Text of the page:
Lecture Date: Wednesday, January 21
We might not cover all of this today - but we definitely will over the next week. I’m keeping all the info together to make it easier to find.
What is Eclipse?
- Eclipse is to coding as Word is to writing a paper
- Eclipse is an integrated development environment (IDE) - that means it has lots of tools in it to make coding easier
- Eclipse is open-source software - this means that no one “owns” Eclipse and that many people around the world all help to write it’s code together (nominally, it’s main supporter is IBM)
- Eclipse is written in Java and can actually do some prediction as to what you’re about to type
Starting up Eclipse
- Starting up Eclipse brings up the Workspace - this is where all your projects will be stored
- Think of a project as each new assignment - all code that “goes together” should go in one project - much like if you put all your papers on one particular topic in the same folder
- You can have multiple workspaces - I tend to have a separate workspace for each class I teach, and then in each project I have each of the different assignments or labs
- Thus, you all should probably only have one workspace - maybe two if you want to have one for class and one for lab, but one is easier to manage
- Put your workspace somewhere you can find it - normally it goes under your documents folder and is simply called “workspace”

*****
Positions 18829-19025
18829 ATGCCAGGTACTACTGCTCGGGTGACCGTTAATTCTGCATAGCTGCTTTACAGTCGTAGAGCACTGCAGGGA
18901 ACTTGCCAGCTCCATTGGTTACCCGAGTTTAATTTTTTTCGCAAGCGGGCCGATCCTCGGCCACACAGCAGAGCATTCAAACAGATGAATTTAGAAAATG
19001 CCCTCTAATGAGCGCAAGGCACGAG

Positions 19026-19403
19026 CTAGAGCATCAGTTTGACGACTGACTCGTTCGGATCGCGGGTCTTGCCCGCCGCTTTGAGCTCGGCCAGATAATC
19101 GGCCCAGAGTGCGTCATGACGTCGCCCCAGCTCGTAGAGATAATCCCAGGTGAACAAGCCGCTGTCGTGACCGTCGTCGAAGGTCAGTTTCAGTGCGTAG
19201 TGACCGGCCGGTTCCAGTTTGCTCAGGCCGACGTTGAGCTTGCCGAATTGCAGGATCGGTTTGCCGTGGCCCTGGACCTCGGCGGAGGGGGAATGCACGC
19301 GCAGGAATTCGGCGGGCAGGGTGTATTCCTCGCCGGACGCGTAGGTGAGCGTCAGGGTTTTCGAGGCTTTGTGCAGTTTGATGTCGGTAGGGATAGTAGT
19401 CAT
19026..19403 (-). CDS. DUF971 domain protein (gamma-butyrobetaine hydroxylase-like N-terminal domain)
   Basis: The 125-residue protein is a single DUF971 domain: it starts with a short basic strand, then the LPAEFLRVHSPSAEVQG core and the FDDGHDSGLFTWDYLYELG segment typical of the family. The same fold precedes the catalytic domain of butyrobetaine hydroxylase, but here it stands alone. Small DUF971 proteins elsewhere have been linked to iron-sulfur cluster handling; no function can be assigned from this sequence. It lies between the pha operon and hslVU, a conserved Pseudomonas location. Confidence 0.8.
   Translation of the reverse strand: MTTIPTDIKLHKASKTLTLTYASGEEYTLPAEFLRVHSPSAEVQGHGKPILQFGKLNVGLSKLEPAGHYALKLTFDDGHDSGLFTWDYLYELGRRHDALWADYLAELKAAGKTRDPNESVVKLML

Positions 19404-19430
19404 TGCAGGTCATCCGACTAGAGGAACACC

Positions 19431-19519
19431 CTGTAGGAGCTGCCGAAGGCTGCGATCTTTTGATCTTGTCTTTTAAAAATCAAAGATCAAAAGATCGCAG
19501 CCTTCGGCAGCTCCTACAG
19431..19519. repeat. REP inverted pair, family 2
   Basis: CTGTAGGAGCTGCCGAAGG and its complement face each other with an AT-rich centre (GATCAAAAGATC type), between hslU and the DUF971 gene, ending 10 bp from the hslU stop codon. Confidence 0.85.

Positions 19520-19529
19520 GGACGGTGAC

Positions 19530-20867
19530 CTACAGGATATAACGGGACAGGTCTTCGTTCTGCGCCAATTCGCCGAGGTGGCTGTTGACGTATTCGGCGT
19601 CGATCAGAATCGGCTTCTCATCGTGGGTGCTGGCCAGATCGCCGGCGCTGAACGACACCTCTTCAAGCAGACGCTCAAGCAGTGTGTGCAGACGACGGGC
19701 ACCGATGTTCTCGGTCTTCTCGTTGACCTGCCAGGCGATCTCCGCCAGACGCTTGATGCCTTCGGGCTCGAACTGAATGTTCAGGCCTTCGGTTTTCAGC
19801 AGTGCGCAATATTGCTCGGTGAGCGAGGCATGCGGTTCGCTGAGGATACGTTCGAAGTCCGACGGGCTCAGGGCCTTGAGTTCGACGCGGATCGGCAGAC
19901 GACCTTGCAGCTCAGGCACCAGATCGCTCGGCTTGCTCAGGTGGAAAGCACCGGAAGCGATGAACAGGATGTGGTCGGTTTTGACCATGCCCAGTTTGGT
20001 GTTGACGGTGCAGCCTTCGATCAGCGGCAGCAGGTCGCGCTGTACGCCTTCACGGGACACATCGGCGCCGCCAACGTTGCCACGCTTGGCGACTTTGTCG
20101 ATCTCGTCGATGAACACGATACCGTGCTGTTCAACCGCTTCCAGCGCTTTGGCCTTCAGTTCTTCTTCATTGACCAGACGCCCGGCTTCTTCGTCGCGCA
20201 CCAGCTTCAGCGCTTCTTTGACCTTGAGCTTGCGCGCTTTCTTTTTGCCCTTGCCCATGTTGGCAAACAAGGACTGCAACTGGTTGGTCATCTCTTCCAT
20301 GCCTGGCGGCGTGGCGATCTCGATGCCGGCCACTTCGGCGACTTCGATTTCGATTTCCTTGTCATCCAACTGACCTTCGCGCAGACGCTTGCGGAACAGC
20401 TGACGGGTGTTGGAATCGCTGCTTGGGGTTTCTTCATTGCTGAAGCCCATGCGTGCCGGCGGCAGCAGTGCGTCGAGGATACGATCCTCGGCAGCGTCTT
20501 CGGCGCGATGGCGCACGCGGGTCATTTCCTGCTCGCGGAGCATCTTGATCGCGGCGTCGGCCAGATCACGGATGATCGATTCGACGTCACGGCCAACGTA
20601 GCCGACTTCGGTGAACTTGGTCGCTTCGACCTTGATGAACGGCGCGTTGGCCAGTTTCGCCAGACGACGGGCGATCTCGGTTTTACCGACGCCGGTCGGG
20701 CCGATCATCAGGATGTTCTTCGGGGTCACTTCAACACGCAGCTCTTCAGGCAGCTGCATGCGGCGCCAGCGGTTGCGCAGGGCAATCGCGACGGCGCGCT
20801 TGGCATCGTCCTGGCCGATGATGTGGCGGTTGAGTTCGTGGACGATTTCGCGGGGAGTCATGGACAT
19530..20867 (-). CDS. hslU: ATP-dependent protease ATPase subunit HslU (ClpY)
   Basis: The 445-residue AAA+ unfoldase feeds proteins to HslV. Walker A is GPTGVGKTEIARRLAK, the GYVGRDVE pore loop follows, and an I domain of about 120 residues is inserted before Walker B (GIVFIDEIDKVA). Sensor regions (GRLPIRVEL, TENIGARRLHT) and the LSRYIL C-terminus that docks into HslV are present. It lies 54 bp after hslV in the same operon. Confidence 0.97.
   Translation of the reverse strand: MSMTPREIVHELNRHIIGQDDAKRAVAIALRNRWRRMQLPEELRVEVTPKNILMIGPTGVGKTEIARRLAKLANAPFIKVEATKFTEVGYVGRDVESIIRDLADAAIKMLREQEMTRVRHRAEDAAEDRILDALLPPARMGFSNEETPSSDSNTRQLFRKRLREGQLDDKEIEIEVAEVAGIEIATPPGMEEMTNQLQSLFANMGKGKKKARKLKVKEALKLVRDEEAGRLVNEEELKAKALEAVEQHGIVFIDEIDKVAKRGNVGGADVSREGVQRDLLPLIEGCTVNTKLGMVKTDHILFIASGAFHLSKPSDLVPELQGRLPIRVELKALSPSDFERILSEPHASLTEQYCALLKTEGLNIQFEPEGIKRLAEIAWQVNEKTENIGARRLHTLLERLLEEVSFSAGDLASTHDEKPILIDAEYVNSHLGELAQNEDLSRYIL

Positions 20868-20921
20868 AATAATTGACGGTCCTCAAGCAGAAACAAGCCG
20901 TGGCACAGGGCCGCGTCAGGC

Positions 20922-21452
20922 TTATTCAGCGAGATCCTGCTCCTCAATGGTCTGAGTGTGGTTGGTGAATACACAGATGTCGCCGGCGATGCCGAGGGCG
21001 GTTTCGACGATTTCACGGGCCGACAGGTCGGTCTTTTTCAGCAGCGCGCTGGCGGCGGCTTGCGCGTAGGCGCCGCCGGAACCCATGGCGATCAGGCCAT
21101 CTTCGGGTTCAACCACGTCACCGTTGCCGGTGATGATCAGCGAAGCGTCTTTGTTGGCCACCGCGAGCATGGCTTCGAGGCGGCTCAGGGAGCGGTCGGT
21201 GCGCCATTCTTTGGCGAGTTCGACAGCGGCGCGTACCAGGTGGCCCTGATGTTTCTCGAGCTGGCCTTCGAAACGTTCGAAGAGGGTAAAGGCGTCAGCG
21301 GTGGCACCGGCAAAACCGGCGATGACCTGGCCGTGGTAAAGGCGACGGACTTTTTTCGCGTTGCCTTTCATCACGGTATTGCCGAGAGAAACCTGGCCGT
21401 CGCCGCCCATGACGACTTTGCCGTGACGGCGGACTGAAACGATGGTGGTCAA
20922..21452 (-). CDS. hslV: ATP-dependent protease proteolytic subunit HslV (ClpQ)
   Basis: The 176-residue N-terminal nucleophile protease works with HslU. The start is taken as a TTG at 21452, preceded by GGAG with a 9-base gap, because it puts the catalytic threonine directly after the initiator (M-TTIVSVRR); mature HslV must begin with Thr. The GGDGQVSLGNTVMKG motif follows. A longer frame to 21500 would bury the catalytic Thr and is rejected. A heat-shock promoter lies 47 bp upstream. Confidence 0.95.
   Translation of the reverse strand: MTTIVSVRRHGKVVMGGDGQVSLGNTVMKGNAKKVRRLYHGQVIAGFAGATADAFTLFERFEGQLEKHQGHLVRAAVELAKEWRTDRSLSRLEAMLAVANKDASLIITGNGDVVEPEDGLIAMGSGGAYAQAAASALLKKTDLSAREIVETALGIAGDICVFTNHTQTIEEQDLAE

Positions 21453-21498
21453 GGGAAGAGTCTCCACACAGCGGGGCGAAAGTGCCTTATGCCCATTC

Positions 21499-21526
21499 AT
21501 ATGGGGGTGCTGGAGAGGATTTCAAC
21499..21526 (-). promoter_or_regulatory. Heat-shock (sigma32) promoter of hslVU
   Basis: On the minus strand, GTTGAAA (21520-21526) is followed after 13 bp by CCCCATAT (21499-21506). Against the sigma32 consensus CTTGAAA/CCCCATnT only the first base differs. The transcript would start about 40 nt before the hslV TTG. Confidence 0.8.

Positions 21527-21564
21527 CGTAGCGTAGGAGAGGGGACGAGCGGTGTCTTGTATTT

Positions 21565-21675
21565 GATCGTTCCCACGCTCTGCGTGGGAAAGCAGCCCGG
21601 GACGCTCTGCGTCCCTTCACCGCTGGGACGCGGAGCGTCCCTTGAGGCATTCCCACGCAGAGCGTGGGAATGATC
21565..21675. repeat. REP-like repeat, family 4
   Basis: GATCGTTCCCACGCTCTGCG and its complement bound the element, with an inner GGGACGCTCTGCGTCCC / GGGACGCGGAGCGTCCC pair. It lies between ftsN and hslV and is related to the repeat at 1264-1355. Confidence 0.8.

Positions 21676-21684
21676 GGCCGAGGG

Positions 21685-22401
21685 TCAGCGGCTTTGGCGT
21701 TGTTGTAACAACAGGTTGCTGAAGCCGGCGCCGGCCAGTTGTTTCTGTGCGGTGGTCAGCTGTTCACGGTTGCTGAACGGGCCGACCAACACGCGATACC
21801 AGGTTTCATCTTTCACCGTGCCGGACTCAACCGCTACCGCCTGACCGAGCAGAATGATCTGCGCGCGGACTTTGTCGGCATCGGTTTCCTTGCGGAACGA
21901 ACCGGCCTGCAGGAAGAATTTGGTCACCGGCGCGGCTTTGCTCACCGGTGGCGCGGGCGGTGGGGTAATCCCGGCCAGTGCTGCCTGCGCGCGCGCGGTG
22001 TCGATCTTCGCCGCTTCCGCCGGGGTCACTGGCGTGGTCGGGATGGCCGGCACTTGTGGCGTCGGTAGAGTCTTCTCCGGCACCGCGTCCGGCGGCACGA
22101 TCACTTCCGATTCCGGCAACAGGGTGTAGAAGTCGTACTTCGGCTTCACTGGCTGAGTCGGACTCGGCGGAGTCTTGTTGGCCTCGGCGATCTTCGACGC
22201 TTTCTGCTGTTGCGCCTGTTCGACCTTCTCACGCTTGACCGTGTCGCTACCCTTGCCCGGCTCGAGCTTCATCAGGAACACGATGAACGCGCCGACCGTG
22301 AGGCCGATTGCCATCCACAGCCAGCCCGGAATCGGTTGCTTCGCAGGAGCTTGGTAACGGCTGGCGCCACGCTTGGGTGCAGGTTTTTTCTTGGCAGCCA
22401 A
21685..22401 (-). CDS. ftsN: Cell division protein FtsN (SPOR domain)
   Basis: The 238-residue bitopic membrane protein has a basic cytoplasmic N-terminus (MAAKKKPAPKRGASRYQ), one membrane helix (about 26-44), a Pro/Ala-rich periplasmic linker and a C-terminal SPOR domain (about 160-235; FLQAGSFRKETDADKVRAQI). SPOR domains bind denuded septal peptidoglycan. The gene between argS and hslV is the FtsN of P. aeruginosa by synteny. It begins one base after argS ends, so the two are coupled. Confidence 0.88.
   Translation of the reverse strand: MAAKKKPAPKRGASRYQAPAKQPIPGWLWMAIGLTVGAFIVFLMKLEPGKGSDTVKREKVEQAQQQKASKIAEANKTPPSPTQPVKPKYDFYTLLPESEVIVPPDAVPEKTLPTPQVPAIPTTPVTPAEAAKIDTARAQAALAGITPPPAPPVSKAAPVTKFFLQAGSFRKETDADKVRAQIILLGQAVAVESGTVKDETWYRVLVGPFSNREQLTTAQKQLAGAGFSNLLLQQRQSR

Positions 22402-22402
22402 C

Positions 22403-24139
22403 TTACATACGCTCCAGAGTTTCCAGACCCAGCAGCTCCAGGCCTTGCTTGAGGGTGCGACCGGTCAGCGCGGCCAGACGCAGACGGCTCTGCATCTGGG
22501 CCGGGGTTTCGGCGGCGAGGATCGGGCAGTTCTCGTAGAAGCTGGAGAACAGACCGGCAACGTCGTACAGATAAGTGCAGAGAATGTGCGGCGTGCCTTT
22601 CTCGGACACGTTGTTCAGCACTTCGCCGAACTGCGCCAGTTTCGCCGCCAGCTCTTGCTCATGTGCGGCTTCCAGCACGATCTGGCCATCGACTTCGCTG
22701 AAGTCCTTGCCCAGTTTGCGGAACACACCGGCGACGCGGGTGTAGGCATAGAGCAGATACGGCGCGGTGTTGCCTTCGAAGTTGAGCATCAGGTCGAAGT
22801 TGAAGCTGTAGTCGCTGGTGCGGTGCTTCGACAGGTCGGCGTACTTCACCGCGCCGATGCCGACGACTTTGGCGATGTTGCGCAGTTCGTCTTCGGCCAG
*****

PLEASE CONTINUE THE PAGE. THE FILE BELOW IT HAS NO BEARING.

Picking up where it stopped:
- Let’s look in the workspace right now and see what’s there - metadata contains the settings for your workspace
- When you’ve chosen your workspace in Eclipse, the welcome screen or the main window should open
A few main windows to note here:
- Package Explorer - this shows you all your projects and files
- Editor - this is the blank thing in the middle
- Problems - this window at the bottom will let you know about coding mistakes you’ve made
- Outline - just like in a paper, code can be split up in such a way that having an outline (or table of contents) makes it easier to find your way around
This layout is called the Java Perspective and contains everything you need to code in Java. Eclipse has quite a few perspectives, but we can look at them later. One thing to note - if you close any of these windows, you can find them under Window -> Show View (each of these windows is called a View)
Your First Program
- When you start a new program, start by making a new project: File -> New… -> Java Project
- Give the project a name (like Hello World), then click Finish
- Notice that Hello World has appeared in your Package Explorer. Click on the arrow beside Hello World.
- You should have two things here - a folder called src and the JRE System Library.
- src is short for “source.” Code that you write is called “source code,” because it’s the origin of your program. We put all our code in the src folder so that Eclipse knows that it’s part of our program
- The JRE System Library contains a whole bunch of pre-written code that we can take advantage of. Think of it like Legos or other building blocks - you want to build your own thing, but sometimes, it’s nice to have some pre-made pieces that do exactly what you want. That’s what the JRE Library is for. We’ll be using it a lot.
Your First Class